When he found out he could enlist as a conscientious objector, he leapt.


Feb. 11, 1969: Pleiku, the Central Highlands.

Second Platoon, Company B, of the Fourth Infantry, is on the move again — and the bullets are snapping the air once more.

Charlie has been gunning for the company for three days straight.

“Medic!” and “I’m hit!” came the cries, and Bennett answered each time.

At just 5-foot-6, he wasn’t scraping any doorways at the PX.

He was a slight, pipe-cleaner of a guy, but still, he carried himself bigger.

Like a pulling guard on Pony Lewis Field, he’d lumber into the combat chaos and save a life.

And another, and another. He’d been like that his whole tour in Vietnam, and his officers were worried he was too quick on the draw.

By Feb. 11, that third day of skirmishes, incoming rounds and snipers, the wartime fates finally caught up with conscientious objector from Morgantown.

Another buddy had been hit, and the company, even dug in, could see from across the expanse it wasn’t good.

Sadly, if the kid wasn’t dead already — he was going to be.

The medic uncoiled. A sergeant yelled for him to hold up, but he waved him off.

Then he pitched over and down like a toppled statue — when the bullet bore into his forehead, just below the rim of his helmet.

In that one inexorable heartbreak, that one pulse of the trigger-pull and that one last overture of a beating heart that had been so full … everything that Tommy Bennett ever was, or ever was going be, was gone.

Just like that.

April 7, 1970: The White House

On the day of what would have been his 23rd birthday, Tom Bennett was posthumously recognized with the Medal of Honor, the military’s highest recognition for battlefield bravery.

Richard Nixon, a president just as defeated by Vietnam as his predecessor Johnson, was there.

Knowing her son’s conflicts over going to war, and his Pacifist proclivities, his mother at first didn’t want to even accept the medal — much less go to Washington.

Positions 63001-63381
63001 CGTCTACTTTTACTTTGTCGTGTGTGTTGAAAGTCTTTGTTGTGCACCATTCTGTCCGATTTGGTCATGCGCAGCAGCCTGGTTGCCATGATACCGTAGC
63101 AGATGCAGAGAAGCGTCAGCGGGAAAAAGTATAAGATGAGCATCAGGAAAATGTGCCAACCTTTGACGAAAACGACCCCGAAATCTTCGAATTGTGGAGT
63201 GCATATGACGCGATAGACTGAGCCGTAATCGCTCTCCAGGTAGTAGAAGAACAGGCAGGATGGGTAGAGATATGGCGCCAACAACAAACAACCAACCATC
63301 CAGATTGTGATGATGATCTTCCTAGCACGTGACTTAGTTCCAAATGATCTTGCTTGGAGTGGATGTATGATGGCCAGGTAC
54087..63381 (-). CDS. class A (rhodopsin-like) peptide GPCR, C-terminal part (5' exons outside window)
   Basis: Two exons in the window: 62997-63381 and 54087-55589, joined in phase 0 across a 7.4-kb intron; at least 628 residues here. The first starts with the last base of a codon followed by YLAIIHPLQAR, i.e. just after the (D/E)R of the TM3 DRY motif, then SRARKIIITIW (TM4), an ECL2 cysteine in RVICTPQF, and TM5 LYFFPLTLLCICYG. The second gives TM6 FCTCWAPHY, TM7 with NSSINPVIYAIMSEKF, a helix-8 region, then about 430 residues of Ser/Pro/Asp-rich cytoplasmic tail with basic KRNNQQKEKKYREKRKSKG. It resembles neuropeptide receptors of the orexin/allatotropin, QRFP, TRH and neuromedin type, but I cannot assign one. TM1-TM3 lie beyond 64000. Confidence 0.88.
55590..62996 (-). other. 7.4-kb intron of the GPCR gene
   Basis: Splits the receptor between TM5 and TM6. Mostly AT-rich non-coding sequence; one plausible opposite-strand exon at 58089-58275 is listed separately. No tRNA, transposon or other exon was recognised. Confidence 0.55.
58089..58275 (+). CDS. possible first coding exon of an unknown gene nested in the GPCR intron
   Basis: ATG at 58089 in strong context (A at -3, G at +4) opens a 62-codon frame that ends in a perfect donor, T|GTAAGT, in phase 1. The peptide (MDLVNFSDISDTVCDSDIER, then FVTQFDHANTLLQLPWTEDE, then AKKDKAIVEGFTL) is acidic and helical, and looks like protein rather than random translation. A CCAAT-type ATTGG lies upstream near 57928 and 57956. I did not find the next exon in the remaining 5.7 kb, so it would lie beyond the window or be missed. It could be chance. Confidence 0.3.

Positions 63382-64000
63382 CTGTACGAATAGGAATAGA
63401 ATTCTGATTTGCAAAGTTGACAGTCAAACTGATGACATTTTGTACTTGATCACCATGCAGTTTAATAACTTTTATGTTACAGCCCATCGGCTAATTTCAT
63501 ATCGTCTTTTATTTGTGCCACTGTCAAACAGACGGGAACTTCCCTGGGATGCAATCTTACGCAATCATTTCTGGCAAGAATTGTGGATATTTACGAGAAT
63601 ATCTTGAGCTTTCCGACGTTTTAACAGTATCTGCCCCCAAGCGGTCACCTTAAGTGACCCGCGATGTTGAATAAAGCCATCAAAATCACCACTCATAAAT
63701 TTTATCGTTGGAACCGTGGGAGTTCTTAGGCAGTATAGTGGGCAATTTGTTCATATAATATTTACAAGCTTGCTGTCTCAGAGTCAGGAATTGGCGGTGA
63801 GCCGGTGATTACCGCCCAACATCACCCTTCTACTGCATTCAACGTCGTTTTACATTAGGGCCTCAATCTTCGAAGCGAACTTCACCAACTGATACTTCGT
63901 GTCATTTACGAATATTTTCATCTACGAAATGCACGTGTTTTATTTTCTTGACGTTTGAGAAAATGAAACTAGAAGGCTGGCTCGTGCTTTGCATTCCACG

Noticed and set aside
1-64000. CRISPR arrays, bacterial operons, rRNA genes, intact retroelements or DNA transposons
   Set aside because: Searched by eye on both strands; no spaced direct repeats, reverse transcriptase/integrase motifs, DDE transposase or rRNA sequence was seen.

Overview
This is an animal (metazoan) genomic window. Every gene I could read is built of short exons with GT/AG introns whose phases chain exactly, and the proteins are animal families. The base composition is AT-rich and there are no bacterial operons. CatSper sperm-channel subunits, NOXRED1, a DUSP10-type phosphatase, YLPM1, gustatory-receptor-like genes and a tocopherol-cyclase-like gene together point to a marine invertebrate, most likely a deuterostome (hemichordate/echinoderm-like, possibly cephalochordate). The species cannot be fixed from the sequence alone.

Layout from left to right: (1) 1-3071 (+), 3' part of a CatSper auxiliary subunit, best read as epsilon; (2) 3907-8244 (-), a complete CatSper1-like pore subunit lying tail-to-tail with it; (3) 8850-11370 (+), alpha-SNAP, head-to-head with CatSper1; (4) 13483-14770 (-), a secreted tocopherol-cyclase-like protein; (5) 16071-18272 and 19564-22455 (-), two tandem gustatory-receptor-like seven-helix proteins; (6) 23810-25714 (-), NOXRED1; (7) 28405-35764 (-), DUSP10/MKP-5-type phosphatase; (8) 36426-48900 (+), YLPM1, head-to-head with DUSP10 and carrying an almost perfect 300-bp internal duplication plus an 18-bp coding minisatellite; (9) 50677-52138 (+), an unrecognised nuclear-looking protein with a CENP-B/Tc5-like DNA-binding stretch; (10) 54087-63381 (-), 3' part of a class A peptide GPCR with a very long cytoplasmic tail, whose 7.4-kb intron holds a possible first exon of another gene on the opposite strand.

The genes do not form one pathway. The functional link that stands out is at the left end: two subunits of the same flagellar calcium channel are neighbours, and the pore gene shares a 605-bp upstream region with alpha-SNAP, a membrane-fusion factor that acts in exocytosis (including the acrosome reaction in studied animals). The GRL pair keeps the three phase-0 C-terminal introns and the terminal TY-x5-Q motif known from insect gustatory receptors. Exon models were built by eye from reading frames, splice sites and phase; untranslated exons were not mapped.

Until she found out the chief petitioners for the bestowing were also going to be in attendance: the soldiers her son pulled to safety during three uneasy days in the Central Highlands.

George Bennett, as he recalled, was moved to his last full measure.

“I can’t describe to you how it feels when somebody looks you right in the eye and says, ‘Your brother saved my life.’”

‘That was Tom’

In 1980, Bonni McKeown, a WVU classmate of Bennett’s who went on to be a newspaper reporter before reinventing herself as a community activist and blues musician in Chicago, wrote a biography of him entitled, “Peaceful Patriot.”

The book had been out of print for years, but not out of mind at his high school alma mater.

Jenny Secreto, who teaches English to freshmen honors students at MHS, has long championed the account.

With the help of people who work in the industry, plus the blessing of the Bennett family, McKeown and support from the Morgantown High Foundation, the book was republished this spring.

Secreto’s students are just now getting to turn its pages.

“It’s starting to resonate,” their teacher said.

“I think it’s because Morgantown High is still here and it hasn’t really changed all that much,” Secreto continued.

“Tom walked the same hallways. He went to football games at Pony Lewis Field just like they are. He had dreams, just like they have dreams. He’s from where they’re from.”

McKeown is pretty sure she knows where her friend would be spiritually and emotionally residing, had he survived the war.

Bennett, the book-writer said, would probably be an activist-clergyman, given his allegiance to faith and the Family of Man.

“He’d still be trying to save people. That was Tom.”